Nottingham Law School down but not out after loss of City LPC
7 June 2004
26 February 2014
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2 May 2013
Nottingham Law School (NLS) has begun to contemplate a life where its students are not heading for the cream of the legal profession.
Earlier this year, news broke of a massive shake-up in legal education. From 2006 the ‘City Eight’ will become five, with Allen & Overy, Clifford Chance and Linklaters going it alone with the College of Law to pioneer bespoke LPCs.
The remaining members – Freshfields Bruckhaus Deringer, Herbert Smith, Lovells, Norton Rose and Slaughter and May – will be signed exclusively to BPP Law School. NLS was asked to set up in London by the five firms who want their trainees geographically near to them, but the school turned down the opportunity.
The attention has focused mainly on the renaissance of the College of Law, which after spending years in the wilderness found itself back in favour with its new-style courses. But what does the future now hold for NLS, which for so long has been the key destination for top-flight trainees?
NLS head of professional legal studies and managing director of the school Phil Knott is sanguine about the way ahead for his institution and is certain there are advantages to being an independent provider, operating largely from one base.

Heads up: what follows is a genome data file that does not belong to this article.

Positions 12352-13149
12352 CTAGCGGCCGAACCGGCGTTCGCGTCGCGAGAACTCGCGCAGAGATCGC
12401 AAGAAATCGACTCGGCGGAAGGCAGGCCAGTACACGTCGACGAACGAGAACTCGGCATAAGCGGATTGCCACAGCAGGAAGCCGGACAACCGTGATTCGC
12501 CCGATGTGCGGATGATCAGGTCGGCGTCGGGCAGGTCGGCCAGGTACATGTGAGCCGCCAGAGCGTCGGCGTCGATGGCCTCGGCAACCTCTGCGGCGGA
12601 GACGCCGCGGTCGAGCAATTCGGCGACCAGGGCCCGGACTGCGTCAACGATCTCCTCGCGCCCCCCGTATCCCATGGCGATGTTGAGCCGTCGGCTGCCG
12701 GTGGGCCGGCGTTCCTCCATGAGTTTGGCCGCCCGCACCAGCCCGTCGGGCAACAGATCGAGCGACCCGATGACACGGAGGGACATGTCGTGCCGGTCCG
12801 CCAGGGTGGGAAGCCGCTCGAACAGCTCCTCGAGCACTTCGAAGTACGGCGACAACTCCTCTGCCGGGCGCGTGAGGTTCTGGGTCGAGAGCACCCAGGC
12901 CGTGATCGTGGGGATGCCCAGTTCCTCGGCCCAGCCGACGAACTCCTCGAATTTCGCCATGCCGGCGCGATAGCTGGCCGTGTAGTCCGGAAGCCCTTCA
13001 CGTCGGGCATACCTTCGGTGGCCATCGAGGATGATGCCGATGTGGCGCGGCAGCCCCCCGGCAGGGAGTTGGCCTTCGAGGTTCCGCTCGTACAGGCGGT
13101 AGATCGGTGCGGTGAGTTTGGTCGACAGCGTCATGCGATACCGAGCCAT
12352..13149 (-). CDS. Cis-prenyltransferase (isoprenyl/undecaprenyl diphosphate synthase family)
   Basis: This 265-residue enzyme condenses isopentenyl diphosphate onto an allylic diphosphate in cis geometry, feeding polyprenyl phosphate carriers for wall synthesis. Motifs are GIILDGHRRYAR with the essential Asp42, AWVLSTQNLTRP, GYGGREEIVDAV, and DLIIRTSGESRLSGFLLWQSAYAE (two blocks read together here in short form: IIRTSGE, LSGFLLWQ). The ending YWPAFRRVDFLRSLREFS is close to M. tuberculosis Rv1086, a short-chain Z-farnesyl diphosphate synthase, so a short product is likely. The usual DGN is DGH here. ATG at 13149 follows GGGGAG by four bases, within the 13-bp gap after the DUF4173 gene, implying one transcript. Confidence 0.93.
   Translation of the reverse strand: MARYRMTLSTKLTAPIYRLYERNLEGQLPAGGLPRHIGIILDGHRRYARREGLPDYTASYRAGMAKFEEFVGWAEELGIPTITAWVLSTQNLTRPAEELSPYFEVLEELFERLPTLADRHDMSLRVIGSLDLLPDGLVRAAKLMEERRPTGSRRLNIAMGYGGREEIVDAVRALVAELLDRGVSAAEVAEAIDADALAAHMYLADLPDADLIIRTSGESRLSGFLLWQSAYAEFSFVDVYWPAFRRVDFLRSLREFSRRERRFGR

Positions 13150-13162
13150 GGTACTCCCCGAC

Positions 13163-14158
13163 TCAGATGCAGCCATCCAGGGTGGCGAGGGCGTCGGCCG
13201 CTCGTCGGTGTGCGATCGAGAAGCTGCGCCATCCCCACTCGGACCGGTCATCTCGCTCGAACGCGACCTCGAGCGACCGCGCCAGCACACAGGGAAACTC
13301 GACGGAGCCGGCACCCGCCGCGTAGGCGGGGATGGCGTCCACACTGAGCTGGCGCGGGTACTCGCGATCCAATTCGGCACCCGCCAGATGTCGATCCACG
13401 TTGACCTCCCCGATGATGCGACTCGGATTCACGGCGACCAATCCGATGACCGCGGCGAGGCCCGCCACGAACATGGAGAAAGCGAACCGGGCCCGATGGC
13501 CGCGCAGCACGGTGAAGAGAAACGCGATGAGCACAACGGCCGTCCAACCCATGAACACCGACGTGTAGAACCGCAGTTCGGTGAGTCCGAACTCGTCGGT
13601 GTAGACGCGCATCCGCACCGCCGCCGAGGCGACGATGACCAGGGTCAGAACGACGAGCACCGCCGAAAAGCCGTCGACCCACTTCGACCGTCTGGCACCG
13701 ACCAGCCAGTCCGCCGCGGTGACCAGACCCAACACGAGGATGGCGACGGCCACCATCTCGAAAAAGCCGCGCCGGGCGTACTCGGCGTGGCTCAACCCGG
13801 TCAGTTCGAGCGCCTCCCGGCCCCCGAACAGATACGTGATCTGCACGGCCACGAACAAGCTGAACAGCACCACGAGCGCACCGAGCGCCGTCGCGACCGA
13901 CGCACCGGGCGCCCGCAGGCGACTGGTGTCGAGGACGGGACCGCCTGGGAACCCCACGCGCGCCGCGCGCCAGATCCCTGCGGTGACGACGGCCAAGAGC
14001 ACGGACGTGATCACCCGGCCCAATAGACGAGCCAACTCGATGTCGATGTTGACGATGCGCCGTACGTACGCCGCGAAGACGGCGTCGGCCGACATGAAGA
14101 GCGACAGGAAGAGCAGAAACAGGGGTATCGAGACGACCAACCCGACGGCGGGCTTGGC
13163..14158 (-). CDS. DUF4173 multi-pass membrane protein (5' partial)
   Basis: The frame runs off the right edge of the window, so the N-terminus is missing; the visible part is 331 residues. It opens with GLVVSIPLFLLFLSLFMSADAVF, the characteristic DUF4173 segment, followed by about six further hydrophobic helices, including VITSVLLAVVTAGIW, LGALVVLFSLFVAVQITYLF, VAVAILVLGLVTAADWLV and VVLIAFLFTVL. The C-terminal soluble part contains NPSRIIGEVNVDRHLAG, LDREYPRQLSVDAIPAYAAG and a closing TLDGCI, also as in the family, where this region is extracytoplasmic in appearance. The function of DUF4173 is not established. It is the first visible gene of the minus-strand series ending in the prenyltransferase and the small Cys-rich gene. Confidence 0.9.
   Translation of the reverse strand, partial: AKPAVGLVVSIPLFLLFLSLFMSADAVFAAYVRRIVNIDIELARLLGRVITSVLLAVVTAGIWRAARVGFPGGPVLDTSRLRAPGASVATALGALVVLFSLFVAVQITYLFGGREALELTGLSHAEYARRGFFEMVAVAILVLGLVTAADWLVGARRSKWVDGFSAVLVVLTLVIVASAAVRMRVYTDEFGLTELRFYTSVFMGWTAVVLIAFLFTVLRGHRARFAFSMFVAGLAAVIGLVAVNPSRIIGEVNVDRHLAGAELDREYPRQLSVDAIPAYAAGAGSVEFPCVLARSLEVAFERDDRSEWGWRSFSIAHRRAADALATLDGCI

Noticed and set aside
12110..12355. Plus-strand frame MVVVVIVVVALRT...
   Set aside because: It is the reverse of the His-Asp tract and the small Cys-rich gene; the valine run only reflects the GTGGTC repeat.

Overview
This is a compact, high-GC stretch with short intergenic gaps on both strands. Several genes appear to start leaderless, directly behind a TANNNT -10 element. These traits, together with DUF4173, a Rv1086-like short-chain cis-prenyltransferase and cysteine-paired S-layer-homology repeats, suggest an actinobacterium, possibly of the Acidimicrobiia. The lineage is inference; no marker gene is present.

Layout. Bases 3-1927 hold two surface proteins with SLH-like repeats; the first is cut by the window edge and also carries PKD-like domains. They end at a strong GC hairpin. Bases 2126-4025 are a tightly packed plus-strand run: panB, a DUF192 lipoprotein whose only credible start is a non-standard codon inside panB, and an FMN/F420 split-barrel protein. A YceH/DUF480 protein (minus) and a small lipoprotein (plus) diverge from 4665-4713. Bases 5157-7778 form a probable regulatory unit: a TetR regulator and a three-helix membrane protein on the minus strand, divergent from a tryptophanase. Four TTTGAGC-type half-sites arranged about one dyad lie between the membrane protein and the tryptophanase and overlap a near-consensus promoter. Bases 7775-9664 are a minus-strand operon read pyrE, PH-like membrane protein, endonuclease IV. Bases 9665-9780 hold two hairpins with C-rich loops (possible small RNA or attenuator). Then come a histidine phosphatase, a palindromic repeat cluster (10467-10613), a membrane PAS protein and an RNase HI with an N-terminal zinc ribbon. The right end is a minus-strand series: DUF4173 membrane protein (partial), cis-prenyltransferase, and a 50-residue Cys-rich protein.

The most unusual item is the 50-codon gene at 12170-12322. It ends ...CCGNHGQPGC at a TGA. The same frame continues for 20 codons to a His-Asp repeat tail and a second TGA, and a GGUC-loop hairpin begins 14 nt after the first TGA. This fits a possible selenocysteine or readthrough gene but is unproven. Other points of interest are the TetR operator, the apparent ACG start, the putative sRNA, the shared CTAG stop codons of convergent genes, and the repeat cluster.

“We did think very carefully about that, but we felt that a lot of students and firms want choice about the location, so we didn’t want to do everything in London,” says Knott of NLS’s self-imposed exile. “We place a lot of premium on our operation from a single site. We know we’ve got all our best tutors in one place. We can be very responsive from a single site and that suits our approach best.”
This attitude has raised a few eyebrows. College of Law chief executive Nigel Savage thinks NLS should have taken the plunge in the capital, branding the school’s decision “a little bit self-indulgent”.
He adds: “At the end of the day, if you’re operating in the market and you’re customer-focused, if your customers want you to do something, you do it. If you don’t do it they’ll very quickly lose interest in you.”
Knott, however, insists that NLS has made the right decision. “What we’ve started to do now is talk to a whole range of firms, and what we feel we can do is be more responsive because we’re going to be independent of any grouping of firms,” he says. “We recognise the success of BPP and the College of Law, but there’s room for a strong, high-quality independent provider as well as the two conglomerates.”
Inns of Court School of Law course director Melissa Hardee agrees, arguing that NLS could actually benefit from leaving the consortium. Hardee, who was previously the training partner at CMS Cameron McKenna, says she has always regarded NLS as a “standard-setter” and says it would be freer to continue in this vein as an independent provider.